Letters to the editor

Muddy water is disappointing

I want to make just a few observations:

(1) The current Water Authority served a purpose, but it is now time for a change. Give the city of Asheville the opportunity to operate the system without all the restrictions, and I predict we will see improvements.

(2) I am disappointed and angry that our legislative delegation is trying to set utility rates for one city and county in the state. It would seem the courts would have to settle this matter if one of the proposed bills is passed. Thank you, [Rep.] Susan Fisher, for deciding this is not an appropriate issue for the North Carolina General Assembly.

(3) I am also disappointed in actions of the Buncombe County commissioners. As a resident of the city of Asheville, I frown on my elected officials offering tax dollars to the city in order to keep some residents’ water rates artificially low. Residents of the city probably pay about half the taxes collected by the county, and your actions are further penalizing city taxpayers.

— Jim Ellis

Don’t doo it

I own a home in Montford and work downtown. I love Asheville, and I’ve lived here for going on 11 years now, since I was in middle school. There is a problem I’ve noticed over and over again around town, though.

Don’t get me wrong — I love dogs. I love all animals, in fact. Have some at home. I don’t own a dog because at the moment I simply don’t have the time to devote to a dog.

Here’s my beef: Dog owners who don’t clean up after their pooch as they walk around town and through my yard.

My daily routine takes me up Lexington, across Walnut, to Tingle Alley. Just the other day, I watched a girl walking her dog on Walnut Street wait patiently while her dog did his business on the sidewalk, and then [they walked] away. She wasn’t carrying any plastic baggies, or a scooper, or anything. It is a daily experience for me to have to keep my eyes glued to the sidewalk so that I can sidestep all the doggy doo that spots the bricks up and down the street.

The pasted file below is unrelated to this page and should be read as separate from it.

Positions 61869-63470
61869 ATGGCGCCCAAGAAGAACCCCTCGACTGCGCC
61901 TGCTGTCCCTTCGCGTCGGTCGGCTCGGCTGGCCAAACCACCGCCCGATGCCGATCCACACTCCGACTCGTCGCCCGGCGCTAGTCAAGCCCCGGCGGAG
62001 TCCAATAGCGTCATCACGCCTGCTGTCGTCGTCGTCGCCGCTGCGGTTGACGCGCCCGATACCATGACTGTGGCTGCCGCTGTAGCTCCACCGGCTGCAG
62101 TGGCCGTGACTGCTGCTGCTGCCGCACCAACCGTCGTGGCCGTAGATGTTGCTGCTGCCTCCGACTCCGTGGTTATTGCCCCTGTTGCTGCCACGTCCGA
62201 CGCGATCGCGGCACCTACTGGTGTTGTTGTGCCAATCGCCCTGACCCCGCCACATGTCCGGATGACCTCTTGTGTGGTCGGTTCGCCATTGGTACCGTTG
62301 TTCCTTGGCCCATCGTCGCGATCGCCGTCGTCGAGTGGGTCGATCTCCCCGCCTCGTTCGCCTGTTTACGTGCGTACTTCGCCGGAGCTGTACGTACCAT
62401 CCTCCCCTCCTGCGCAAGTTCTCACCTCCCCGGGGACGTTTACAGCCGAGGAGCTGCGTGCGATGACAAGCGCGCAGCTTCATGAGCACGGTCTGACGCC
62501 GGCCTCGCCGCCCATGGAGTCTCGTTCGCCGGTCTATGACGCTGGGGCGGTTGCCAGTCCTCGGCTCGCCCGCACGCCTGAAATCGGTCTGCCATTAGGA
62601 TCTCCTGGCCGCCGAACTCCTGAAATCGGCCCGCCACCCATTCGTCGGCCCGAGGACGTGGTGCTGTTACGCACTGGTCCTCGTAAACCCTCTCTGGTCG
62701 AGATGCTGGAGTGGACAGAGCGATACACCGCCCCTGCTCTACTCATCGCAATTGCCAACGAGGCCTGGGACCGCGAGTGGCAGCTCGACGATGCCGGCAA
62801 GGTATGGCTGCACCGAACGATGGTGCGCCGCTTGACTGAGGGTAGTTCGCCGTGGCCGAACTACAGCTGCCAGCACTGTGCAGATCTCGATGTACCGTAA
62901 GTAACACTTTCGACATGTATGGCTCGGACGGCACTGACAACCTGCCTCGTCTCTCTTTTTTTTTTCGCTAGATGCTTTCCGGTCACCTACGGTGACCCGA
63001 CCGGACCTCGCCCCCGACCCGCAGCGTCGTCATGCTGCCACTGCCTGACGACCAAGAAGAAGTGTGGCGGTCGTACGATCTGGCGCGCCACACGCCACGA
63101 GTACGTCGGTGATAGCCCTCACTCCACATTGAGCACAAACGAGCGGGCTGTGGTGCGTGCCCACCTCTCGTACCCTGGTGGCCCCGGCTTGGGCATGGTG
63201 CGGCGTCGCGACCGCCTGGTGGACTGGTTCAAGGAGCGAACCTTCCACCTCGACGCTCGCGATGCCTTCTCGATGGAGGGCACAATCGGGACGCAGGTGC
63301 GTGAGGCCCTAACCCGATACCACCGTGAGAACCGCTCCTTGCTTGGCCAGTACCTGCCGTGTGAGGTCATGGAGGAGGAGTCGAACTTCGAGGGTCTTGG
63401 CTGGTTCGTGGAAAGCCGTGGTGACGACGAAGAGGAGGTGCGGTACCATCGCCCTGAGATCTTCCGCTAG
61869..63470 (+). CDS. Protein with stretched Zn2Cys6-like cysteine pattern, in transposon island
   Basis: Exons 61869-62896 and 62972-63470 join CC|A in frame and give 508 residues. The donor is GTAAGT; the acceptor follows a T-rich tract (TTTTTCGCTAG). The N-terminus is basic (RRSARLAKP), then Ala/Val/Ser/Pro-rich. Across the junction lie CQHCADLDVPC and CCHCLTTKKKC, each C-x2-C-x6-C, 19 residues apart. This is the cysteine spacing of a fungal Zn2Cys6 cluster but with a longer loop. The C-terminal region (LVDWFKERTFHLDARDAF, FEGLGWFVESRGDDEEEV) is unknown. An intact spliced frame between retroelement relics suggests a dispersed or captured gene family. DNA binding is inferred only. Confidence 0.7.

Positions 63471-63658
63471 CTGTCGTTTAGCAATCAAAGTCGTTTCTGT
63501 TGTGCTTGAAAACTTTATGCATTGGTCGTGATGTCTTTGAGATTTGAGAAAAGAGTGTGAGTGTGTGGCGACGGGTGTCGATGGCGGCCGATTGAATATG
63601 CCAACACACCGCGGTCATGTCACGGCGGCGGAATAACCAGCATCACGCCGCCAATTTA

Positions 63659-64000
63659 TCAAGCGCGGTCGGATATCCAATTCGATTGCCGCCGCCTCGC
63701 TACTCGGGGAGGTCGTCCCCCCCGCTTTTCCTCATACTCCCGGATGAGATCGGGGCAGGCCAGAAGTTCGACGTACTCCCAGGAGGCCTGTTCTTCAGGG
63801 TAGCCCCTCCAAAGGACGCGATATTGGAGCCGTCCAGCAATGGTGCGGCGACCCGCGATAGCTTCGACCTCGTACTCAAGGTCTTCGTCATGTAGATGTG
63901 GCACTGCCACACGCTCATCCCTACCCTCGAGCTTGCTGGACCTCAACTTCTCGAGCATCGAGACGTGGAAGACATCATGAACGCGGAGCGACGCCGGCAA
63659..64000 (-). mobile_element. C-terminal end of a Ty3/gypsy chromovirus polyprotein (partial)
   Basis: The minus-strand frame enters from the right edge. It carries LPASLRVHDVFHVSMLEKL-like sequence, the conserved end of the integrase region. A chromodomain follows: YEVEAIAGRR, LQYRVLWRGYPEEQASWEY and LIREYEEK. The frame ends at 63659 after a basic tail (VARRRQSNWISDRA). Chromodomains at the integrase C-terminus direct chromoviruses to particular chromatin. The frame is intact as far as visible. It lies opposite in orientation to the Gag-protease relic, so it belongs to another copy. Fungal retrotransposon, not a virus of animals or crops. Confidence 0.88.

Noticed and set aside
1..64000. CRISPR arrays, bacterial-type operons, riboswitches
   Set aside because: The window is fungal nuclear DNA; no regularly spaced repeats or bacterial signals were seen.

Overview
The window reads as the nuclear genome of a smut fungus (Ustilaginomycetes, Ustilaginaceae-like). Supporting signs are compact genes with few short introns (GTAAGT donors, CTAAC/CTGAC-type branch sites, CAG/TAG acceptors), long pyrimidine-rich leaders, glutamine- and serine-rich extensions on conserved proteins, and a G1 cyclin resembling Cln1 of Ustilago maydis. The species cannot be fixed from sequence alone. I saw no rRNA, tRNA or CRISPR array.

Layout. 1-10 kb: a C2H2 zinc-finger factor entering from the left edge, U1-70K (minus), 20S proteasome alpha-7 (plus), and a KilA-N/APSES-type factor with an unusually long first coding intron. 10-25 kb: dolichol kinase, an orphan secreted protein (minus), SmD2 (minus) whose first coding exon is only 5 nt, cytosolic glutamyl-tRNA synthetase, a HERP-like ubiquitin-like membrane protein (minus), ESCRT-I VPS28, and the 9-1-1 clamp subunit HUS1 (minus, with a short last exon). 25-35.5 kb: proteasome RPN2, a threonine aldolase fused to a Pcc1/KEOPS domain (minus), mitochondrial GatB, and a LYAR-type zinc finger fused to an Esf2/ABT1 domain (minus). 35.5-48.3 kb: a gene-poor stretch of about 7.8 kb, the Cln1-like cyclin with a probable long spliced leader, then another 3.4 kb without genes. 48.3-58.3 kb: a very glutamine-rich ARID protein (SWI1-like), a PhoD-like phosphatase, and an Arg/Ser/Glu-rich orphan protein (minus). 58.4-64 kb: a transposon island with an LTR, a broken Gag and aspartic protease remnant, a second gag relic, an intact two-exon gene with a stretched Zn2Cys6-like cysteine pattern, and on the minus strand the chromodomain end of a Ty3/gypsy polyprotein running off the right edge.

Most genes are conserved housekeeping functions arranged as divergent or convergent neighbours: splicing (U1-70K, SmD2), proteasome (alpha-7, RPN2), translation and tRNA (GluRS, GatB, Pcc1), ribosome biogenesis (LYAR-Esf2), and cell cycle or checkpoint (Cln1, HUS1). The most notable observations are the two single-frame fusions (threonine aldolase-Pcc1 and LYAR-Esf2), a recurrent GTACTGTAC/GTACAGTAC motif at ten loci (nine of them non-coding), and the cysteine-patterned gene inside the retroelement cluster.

I’ve come out of my home to see a person letting their dog do its business in my front yard [and] then walking away. … I don’t think it’s very fair that I walk out into my yard and step in [that], when I don’t even own a dog. And I don’t think it’s being respectful of your fellow Ashevilleans to leave it all over the sidewalk (or right off the sidewalk, under a tree — where it gets kicked into the sidewalk) where people step in it and track it all over the place.

… I’m just asking for some consideration. I don’t want to sound like a nag. But I’m tired of stepping in dog poo on my way to work every day.

And to those of you who do clean up after your pup: Thank you!

— Danielle Woodruff

Follow the clues

A few words about our situation! First, here are some clues.

The United Nations’ millennium report says that two-thirds of the world’s ecosystems are in serious danger. Tony Blair’s scientific adviser … warns that global warming is a bigger threat than terrorism. China is getting ready to out-consume/pollute the United States of America. Add 10 percent (plus) annual growth, and we will see unprecedented strain on the global system. … The Worldwatch Institute warns of major climate changes within 20 years. The Pentagon is running war games based on projected climate changes.

These clues present us with a somewhat gloomy picture of the future. The key is to take advantage of the great opportunities this presents … [such as]:

• Energy consumption. Use clean, renewable energy sources.

• Natural resources. … Protect what’s left; … recycle and reuse what’s in circulation already.

• Pollution. Simple — it needs to stop!

To make effective changes we need a four-prong attack:

(1) The most powerful weapon in a capitalist system is the money we control, … household money, as well as monies used at work and municipalities. Spend this money wisely! The system is designed to provide what we want to buy.

(2) We need help from elected officials. Make sure you know whom you vote for, and make certain they work for you.

(3) Support the environmental grassroots organizations that are taking care of the details. They need money and people hours.

(4) Spread the word. We need more people to get on the bandwagon. Talk about these issues with friends, family and coworkers.

Listen, it doesn’t take much. Thanks to the early buyers of the Toyota Prius, we now have the major car companies developing hybrid cars in every category. The people who bought the early ones put their money where their mouths were, and have changed one of the biggest industries in the world.

Remember, the opportunities are in the details! Stay positive. It’s all about attitude!

— Johan Forsberg

The housing of last resort